John Zeppos. Business Consultant. Athens, Greece

When it comes to Crisis Management, there are a few people around   that   can   be   of   help and do their best in order for the company to survive. But when things really go wrong and you have to face asymmetric threats, there are just a couple of profes- sionals around, which will really stand the grounds of their reputation.

John Zeppos has been into Business Continuity and Crisis Management for more than 10 years. Having gained ex- tensive business and technical acumen while successfully undertaking international cross-cultural Business Continuity programmes in 5 countries, spanning in Telecommunications, Retail, Customer Services, HR, Education and Olympic Games Athens 2004. Currently, he is the Group BCM & ERM Deputy Director for one of the leading Telecommunication companies in Europe and is responsible for setting the overall strategy, while guiding and overseeing the design, development and enhancement of the group’s Business Continuity Management System.

John successfully drove the company’s BCM Certification process directly with BSI UK in 2011 and now leads the tran- sition to the new Business Continuity Management International Standard ISO22301:2012.

He posseses highly demonstrable com- prehensive knowledge of the modern management systems and methodolo- gies, as well as global best practices, ca- pable of strategically and successfully managing the most unexpected of situ- ations.

Following his own guidance, his team has continuously achieved to rank in the top 3 positions globally for 2 years in a row as BCM Team of the Year, while he was nominated as Global Highly Commended Business Continuity Manager of the Year 2011 by 2 separate organisa- tions (CIR & Business Continuity Institute) and won the relevant prizes awar- ded by his industry peers in London, UK. He is a strong believer of life long learning, having gained extensive pro- fessional    qualifications    on    Business learning, having gained extensive pro- fessional qualifications on Business Continuity as well as on other “neigh- boring” disciplines such as Enterprise Risk Management, Physical & Informa- tion Security Management and Project Management that add value to the core discipline of Business Continuity Man- agement, in order to always excel and be even more efficient in driving and deliv- ering such programmes in complicated environments.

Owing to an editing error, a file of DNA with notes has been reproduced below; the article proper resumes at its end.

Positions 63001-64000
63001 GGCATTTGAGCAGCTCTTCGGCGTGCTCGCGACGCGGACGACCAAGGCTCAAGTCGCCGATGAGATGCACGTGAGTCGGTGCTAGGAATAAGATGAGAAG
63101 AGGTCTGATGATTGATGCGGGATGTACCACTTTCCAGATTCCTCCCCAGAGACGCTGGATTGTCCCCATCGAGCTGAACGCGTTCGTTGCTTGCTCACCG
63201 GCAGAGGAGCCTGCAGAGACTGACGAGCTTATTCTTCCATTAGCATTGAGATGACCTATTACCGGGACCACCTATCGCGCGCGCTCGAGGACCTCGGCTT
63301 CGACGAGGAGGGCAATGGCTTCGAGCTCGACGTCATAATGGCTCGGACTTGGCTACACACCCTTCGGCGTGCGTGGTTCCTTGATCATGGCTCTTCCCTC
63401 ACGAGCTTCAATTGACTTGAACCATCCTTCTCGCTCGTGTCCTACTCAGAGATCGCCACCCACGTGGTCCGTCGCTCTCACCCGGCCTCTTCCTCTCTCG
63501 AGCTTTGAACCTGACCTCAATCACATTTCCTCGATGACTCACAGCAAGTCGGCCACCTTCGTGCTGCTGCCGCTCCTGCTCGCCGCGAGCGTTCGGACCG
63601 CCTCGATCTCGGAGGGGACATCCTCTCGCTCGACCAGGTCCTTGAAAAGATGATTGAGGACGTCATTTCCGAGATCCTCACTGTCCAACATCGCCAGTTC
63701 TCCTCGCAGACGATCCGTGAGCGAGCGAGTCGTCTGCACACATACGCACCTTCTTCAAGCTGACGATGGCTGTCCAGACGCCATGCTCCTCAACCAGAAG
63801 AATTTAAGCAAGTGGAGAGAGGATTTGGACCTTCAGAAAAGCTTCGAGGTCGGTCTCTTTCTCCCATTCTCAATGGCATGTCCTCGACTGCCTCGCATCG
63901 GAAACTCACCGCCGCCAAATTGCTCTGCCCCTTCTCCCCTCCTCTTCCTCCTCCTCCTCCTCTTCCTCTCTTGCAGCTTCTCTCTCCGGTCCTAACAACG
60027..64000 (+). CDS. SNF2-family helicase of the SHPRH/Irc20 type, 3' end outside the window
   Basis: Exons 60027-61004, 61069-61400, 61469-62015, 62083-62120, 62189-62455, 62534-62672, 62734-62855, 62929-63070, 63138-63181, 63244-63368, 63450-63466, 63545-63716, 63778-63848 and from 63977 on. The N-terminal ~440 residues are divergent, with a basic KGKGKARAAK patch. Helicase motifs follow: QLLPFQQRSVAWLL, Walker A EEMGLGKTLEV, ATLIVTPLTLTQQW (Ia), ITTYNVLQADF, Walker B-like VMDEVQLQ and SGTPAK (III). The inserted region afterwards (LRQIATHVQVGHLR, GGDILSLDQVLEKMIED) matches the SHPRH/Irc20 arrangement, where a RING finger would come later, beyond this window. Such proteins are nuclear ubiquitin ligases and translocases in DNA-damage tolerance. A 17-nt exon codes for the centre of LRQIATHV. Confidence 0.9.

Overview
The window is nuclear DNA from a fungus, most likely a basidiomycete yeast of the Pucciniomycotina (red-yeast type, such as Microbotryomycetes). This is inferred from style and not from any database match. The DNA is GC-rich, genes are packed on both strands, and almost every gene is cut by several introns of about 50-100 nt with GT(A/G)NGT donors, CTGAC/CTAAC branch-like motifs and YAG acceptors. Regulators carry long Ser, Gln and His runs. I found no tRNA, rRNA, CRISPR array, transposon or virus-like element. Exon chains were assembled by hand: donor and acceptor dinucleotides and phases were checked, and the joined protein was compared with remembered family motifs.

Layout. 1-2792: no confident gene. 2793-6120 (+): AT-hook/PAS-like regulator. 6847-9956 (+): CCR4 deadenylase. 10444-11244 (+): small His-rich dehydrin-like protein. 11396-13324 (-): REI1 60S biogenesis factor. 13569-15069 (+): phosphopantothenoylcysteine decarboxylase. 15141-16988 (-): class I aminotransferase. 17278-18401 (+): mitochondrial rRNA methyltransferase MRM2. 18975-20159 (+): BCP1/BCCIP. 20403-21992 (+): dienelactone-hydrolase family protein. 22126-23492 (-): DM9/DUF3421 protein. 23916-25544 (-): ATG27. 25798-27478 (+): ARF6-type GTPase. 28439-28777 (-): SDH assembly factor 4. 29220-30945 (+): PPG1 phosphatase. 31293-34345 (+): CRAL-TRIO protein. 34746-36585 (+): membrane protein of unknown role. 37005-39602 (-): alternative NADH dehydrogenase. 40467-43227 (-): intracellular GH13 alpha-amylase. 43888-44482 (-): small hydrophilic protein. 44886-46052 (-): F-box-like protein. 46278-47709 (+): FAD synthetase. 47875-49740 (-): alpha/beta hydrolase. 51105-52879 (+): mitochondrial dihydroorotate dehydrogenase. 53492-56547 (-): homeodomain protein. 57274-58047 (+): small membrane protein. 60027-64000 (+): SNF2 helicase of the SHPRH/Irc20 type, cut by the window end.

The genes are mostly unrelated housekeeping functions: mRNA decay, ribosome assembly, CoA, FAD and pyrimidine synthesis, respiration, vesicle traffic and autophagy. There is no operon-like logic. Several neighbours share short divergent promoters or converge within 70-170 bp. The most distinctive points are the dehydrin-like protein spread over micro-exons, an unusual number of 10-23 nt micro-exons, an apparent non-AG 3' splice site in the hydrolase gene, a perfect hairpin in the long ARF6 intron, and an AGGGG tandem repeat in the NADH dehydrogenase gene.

He closely cooperates with the Greek Ministry of Infrastructure, Transport and Networks, by representing the Greek Government at NATO regarding BCM requirements globally in the specific fields of Emergency Management and Operational Capability matters, as needed.

Depending on his availability, he also en- joys the role of being a keynote speaker and guest lecturer on Business Continu- ity Management (BCM), Enterprise Risk Management (ERM), Crisis & Disaster Management  throughout   Europe. John currently lives and works in Athens, Greece.

Hello John, why a company needs a Business Continuity Manager?

All modern companies operate in a difficult, highly competitive and sometimes quite unstable environment which makes surviving the run, a tough cookie. Now add to this the possibility of unforeseen incidents that might impact hard one’s operations and you have an interesting mixture of high uncertainty that might as well lead to panic and consequently wrong decisions and ac- tions. Today’s Business Continuity Manager holds a pivotal position within the corporate organization chart as this is the person that will get the company prepared, trained and well rehearsed in order to withstand almost any incident, making sure that the critical and vital operations are always delivered undis- rupted to the customers. The BCM Manager is – and must always be seen as – an integral part of the company’s strategic planning, always there to mitigate new risks as well as to manage Crises should they occur.

Business Continuity is a tough sell when everything is going fine… so how do you do it?

Business Continuity Management and it’s buy-in are always directly related to the corporate culture and if the board wants to be seen like strategizing and planning on a solid basis including all operational risks mapping as well as implementing mitigation measures and rehearsals, they can only afford to have the best professionals their budget can buy, knowing that this is a serious invest- ment for the company’s future as well as keeping their Interested Parties assured that all continuity strategies are officially signed off and their investment is well protected.